Monday, 28 September 2009

Songs of praise

A new book called Nurtureshock is causing a storm across the Pond by suggesting that our modern, softly, softly, parenting tactics are fundamentally flawed and breeding generations of lazy, spoilt brats. Not having read the book I can't really comment, but reading the reviews I think they have a point or two to make.

It turns out that telling our little darlings that everything they do from a indecipherable scrawl of a drawing to a bashing out a few notes on the piano is 'absolutely brilliant' is doing them no good at all. The aim of such indiscriminate praise is to build self esteem, but high self esteem has no benefits (other than to make a child insufferably arrogant), according to the studies published in this book.

The second string to their theory is one that I have talked about on this blog before, the death of competition in schools in order to make all children feel equal. This is also a non-starter, as it just sails over the heads of the children who are all well aware of who is fastest, cleverest, prettiest and most popular, just as we all were in the harsh days of winners and losers that prevailed when we were educated.

I do think the book has got a point. A little constructive criticism goes a long way, and when I tried out this theory on my son this weekend it worked a treat. He was writing up his homework, letters appearing of every shape and size, and normally I would simply have praised him to the rooftops despite the fact that his 'b' was Lilliputian while his 'r' was gargantuan. This time as well as telling how well he was doing I pointed out that the letters were meant to be the same size and line up. He listened, tried harder and learnt something. A point to the authors of Nurtureshock.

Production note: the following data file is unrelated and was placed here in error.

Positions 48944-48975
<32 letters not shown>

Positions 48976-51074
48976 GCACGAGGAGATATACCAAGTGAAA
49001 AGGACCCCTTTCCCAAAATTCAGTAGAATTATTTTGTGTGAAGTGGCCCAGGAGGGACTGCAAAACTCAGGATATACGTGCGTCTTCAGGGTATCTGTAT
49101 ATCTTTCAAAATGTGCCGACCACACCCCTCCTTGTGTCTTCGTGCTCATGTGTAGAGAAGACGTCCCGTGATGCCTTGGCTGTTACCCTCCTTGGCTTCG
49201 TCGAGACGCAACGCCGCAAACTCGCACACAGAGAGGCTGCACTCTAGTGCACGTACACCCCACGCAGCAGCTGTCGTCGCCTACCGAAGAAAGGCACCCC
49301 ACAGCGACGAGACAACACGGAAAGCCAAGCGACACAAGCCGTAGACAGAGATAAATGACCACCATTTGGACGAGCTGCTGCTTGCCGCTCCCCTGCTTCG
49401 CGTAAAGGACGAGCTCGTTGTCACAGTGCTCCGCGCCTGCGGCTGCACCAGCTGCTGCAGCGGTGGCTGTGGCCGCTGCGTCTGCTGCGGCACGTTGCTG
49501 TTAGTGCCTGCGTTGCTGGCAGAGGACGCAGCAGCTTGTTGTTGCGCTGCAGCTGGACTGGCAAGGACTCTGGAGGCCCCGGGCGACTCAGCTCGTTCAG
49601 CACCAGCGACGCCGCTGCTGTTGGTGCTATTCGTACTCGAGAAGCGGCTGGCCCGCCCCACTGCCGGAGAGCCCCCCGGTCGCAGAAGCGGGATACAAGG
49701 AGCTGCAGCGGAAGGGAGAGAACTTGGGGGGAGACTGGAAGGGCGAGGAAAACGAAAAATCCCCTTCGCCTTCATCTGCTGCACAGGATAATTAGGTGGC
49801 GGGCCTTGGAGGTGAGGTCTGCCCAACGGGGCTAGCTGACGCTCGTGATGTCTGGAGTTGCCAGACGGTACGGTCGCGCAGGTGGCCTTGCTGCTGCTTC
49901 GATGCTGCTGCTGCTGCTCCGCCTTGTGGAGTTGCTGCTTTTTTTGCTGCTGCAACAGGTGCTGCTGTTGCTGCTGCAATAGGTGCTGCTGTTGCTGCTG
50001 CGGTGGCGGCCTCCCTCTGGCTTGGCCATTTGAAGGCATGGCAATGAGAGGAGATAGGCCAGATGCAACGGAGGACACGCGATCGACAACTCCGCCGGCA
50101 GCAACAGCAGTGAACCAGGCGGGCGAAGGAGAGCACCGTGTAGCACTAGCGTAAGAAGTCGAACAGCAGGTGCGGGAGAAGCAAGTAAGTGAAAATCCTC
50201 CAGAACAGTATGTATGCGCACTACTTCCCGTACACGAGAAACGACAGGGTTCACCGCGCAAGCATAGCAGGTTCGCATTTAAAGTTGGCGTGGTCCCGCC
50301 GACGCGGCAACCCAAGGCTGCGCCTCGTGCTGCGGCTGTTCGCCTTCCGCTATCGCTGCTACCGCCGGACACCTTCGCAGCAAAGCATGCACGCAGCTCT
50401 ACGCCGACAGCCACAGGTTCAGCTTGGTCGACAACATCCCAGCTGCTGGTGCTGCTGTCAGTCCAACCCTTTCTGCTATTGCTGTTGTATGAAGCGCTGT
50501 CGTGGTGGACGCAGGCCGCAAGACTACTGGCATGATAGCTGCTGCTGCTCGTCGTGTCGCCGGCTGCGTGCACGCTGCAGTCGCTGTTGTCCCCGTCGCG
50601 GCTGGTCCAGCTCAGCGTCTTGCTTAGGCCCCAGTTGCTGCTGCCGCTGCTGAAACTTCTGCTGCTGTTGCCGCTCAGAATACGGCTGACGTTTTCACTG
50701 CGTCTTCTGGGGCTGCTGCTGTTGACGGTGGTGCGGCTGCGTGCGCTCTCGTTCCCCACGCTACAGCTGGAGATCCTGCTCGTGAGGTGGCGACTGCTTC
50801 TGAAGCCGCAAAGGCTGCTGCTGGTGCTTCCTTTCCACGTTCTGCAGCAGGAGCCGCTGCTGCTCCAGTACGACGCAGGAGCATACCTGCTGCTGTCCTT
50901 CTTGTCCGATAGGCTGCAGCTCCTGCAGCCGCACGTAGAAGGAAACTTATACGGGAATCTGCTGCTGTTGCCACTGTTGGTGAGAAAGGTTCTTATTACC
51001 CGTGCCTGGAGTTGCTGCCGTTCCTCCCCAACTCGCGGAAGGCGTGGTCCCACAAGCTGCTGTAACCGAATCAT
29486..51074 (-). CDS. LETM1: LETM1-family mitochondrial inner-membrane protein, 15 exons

However, before I relegate praising my children to the dustbin of child rearing theories, I would like to question the idea that high self esteem has no value. It may not, as the authors assert, have no impact on their marks or behaviour, but I can tell you from my own experience it makes you feel a lot better about yourself.

My mother was brought up by two clever parents who never saw fit to heap praise upon her for her achievements, now perhaps she is a case in point to prove the theories of Nutureshock, as she remained staunchly convinced of her own abilities. However, it having done her no harm she treated her own child, me, to exactly the same methods with a markedly different outcome.

I don't remember my mother ever fawning over my offerings from school. When I spent weeks making her a top in my sewing class she fell about laughing at the mangled fabric when I handed it over to her. Yes, her reaction was a fair and accurate reflection of the quality of the garment - it was appalling, I am no seamstress, but I was devastated. She was utterly unimpressed by the time and effort I had devoted to making the bloody thing, just because the end result was so rubbish.

The same goes for those daubed paintings I dragged home, they were never pinned on the walls with pride, again she just smiled and sadly patted me on the head saying that, just like her, I couldn't draw. Again true, I am no artist either, but again the truth hurt coming from my mum.

Even the things I am good at don't always hit the spot. I wrote an article once. My husband read it and it moved him to tears, he declared it brilliant as did the editor of the national newspaper in which it appeared. My mother read it and said it was 'Fine'. I suppose I should have recognised this for the high praise that it was, instead once again I was cut to the quick by her subdued reaction.

When I speak to my mother about this, she says I should know her by now, it's just her way, and I do try to take what she says as she means it, rather than how it can sound. From her an 'Alright' or 'Fine', is like someone else jumping for joy and spinning cartwheels of delight, but I think that inside me there will forever be a little child seeking that misplaced maternal pride that would, according to Nurtureshock, have done me so much harm.

Of course my mum does tell me she is proud of me, and as a grown up I know that her manner may not always imply it, but she does think highly of me when it comes to my talents. But as a child I desperately wanted her to think everything I did was wonderful, and because this was not her way I have been left with a sharp awareness of my shortcomings and any pride in my talents has been hard won.